I really love reading comics about teams.
Individual titles are interesting. They let you get a sense for what a character thinks of him or herself, and they show you what that person’s thoughts and actions are like when they’re interacting with a few other heroes, but for the most part, they’re about solo crime-fighting activities or what the character does with their family or friends. Take the current run of Hawkeye, for instance: it alternates between Clint and Kate (and occasionally Pizza Dog) taking on their own enemies, but it also has Clint dealing with relationship issues and his brother showing up, and Kate leaving home and moving across the country. The book focuses on who they are as people, as it rightly should – it’s a book about them, after all.
Team books are different. Where individual titles give you a sense of who the characters are as people, a team book gives you a sense of who they are as heroes. Batman on his own is different than he is while he’s part of the Justice League. Iron Man’s behavior in his solo title is different from how he behaves in a group dynamic. Team stories show what I feel are more honest interactions – ones where the heroes aren’t hiding their skills behind civilian identities or lying about who they are. Even in the case of heroes whose civilian identities aren’t known to their teammates, the hero in question – let’s just call him Batman, for sake of discussion – is still more able to be honest with his colleagues as Batman than he is in his day-to-day life as Bruce Wayne, head of Wayne Enterprises.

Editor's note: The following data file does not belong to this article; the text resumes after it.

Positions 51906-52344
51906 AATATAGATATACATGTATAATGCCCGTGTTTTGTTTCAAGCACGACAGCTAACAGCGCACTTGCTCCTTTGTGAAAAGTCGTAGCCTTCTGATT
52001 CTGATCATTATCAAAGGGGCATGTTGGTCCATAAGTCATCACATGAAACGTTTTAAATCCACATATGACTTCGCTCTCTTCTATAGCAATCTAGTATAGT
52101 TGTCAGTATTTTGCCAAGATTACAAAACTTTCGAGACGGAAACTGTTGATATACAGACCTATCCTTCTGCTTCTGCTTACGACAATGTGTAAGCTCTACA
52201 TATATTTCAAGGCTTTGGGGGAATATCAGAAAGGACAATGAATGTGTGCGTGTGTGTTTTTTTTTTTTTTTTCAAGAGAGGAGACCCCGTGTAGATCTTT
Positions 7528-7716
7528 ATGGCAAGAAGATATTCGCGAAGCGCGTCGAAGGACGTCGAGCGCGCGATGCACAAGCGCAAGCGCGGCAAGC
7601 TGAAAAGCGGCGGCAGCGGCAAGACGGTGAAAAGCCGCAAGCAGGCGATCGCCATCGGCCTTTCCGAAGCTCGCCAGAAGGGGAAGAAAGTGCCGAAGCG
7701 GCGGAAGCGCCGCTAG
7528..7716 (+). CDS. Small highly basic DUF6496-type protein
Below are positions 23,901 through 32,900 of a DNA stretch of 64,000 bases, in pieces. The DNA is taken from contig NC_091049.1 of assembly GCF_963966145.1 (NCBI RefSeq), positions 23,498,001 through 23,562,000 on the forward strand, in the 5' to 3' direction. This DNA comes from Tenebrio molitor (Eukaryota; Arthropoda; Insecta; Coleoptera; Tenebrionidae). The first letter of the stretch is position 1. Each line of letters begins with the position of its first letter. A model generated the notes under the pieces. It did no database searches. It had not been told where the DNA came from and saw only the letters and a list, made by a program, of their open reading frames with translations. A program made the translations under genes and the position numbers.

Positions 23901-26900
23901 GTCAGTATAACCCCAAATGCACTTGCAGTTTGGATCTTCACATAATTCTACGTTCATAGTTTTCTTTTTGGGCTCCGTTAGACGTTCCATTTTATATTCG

Another reason that I love team books is because they deal with a topic that I enjoy a lot: found family. It’s the sense that you have a team made up of very different people with very disparate backgrounds and talents and personalities, but over time, they grow to care about each other really deeply. A lot of the time, it’s people who don’t have traditional families, or who aren’t especially close to those families for whatever reason. The team, therefore, becomes a sort of surrogate family. They form strong emotional bonds and come to rely upon each other not only in battle, but for their day-to-day needs as well. I really enjoy reading found family stories, so team books appeal to me on that level.
Take, for example, X-Factor. This is a book that has had several volumes and tie-ins, and is perhaps most famous for pairing up Julio Richter and Shatterstar, one of the most well known gay couples in comics. The roster has undergone a lot of changes since the book was first launched in 1986, and the focus of the team itself has shuffled around – it’s been a team of former X-Men, a government organization, and a detective agency. Through all of that, though, that sense of found family has remained – and has been proven time and time again.
I’m most familiar with volume 3 of X-Factor. It was published from 2005-2013, and features the Multiple Man, Jamie Madrox, as its focal character. Jamie, obsessed with noir films and the idea of detectives, opens up a detective agency in “Mutant Town” in New York City. This is shortly after M-Day and the Decimation, so most of the people who were born mutants are now de-powered. X-Factor Investigations will help anyone who crosses their doorstep, but they really specialize in cases involving current or former mutants. In fact, all of their members belong to that category, which lends them a lot of credibility in the mutant community.